JERUSALEM (JTA) — A Tel Aviv branch of the popular Israeli cafe chain Aroma turned kosher and will be supervised by a rabbinic group that is challenging the chief rabbinate’s hegemony over kashrut in Israel.
The move was hailed by activist restaurant owners in Israel, who say that the rabbinate’s monopoly on kosher supervision has led to corruption, and a general adversarial relationship between businesses and the rabbinical supervisors.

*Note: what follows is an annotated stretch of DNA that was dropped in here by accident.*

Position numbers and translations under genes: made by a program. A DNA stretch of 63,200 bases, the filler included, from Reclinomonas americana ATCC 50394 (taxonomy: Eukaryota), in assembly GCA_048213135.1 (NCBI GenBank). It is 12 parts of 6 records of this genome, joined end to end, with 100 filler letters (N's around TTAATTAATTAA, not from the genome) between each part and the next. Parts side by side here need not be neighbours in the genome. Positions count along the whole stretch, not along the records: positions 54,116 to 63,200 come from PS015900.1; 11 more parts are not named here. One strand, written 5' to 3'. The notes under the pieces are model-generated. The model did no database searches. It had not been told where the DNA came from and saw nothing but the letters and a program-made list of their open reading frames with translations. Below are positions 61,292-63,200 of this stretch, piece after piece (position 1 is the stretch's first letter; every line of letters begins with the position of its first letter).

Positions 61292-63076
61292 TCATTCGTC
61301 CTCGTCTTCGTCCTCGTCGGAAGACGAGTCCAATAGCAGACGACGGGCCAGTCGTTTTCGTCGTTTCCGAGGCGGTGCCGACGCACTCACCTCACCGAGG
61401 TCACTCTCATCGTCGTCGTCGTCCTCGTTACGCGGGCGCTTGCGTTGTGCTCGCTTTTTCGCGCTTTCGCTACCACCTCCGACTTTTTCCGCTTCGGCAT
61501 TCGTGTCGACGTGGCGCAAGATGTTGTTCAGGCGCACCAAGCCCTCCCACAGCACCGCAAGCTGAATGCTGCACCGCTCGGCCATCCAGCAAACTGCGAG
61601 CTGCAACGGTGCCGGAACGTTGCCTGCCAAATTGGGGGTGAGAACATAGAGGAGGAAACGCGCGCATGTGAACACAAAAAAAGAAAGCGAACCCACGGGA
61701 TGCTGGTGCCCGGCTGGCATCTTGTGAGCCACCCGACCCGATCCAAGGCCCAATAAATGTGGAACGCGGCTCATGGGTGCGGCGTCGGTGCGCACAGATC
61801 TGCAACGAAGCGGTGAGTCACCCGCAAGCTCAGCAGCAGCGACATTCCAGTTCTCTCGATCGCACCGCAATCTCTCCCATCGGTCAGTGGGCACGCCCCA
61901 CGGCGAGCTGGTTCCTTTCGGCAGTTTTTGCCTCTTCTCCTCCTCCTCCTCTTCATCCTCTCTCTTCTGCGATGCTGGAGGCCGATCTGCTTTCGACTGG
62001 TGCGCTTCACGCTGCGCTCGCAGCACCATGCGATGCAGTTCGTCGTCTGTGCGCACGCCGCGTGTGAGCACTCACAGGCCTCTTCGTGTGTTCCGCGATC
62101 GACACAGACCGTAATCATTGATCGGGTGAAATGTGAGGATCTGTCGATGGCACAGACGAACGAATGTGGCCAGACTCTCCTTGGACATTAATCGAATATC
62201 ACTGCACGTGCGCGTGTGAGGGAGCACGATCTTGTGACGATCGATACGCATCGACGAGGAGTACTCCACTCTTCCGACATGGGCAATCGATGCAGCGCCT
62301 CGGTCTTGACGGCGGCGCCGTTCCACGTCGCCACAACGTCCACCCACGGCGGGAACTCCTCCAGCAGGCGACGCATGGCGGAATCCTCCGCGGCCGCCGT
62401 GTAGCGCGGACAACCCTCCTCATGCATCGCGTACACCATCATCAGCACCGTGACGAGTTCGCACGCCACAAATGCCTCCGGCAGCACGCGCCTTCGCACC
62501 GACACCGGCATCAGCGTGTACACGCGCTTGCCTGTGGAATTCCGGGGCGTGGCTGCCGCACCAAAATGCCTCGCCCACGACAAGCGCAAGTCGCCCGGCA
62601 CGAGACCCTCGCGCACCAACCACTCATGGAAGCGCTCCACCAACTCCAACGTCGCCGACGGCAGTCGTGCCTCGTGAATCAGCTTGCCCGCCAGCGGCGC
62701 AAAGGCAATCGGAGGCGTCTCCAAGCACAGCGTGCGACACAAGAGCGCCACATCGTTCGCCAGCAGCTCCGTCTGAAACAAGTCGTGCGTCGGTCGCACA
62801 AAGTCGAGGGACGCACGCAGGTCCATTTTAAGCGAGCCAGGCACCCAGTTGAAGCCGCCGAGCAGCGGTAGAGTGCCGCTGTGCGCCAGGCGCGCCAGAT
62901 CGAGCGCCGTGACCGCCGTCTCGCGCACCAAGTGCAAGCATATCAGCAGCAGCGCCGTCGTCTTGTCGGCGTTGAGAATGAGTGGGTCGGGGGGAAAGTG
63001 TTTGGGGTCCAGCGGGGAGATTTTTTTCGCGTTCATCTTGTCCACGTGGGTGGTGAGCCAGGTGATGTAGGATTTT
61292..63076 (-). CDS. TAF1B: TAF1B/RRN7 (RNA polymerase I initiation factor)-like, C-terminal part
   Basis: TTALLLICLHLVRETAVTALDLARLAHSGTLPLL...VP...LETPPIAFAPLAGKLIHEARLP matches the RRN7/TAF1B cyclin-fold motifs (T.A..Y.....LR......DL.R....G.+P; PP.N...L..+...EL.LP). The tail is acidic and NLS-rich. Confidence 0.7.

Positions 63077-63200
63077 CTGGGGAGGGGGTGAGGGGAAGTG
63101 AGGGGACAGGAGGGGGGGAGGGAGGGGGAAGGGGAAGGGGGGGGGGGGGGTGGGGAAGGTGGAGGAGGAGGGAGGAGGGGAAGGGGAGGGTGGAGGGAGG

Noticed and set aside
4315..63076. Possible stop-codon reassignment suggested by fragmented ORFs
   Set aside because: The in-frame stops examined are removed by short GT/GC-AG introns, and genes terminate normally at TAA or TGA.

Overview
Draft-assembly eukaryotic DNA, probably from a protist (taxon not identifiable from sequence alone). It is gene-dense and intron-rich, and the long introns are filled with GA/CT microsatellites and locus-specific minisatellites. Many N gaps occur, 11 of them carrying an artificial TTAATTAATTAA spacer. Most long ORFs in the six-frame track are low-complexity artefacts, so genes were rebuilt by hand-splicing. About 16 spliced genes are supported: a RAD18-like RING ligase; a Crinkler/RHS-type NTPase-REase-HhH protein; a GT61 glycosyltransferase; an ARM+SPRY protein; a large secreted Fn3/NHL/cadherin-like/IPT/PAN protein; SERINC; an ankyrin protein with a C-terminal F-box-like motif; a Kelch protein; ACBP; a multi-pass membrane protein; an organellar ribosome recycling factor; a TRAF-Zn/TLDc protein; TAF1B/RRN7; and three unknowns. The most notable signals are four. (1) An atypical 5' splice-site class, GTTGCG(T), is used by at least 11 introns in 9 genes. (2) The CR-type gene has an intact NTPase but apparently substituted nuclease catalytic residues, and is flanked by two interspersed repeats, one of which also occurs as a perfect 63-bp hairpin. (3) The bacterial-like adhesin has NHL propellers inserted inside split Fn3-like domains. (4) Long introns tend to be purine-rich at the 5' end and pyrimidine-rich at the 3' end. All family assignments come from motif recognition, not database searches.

The Aroma branch on Menachem Begin Street will be certified kosher by the Food Supervision program of the Tzohar Rabbinical Organization, launched two months ago as an alternative to the rabbinate’s supervision program. Tzohar must call its service “food supervision” and not kashrut supervision since since Israeli law stipulates that only the Chief Rabbinate may use the word “kosher” in its certifying materials.
The Tel Aviv Aroma branch will now close on Shabbat and Jewish holidays. The Aroma chain reportedly is in talks to bring more branches under Tzohar’s supervision.
Aroma operates eight shops in the United States, in Manhattan, New Jersey, Maryland and Miami Beach. None is certified kosher.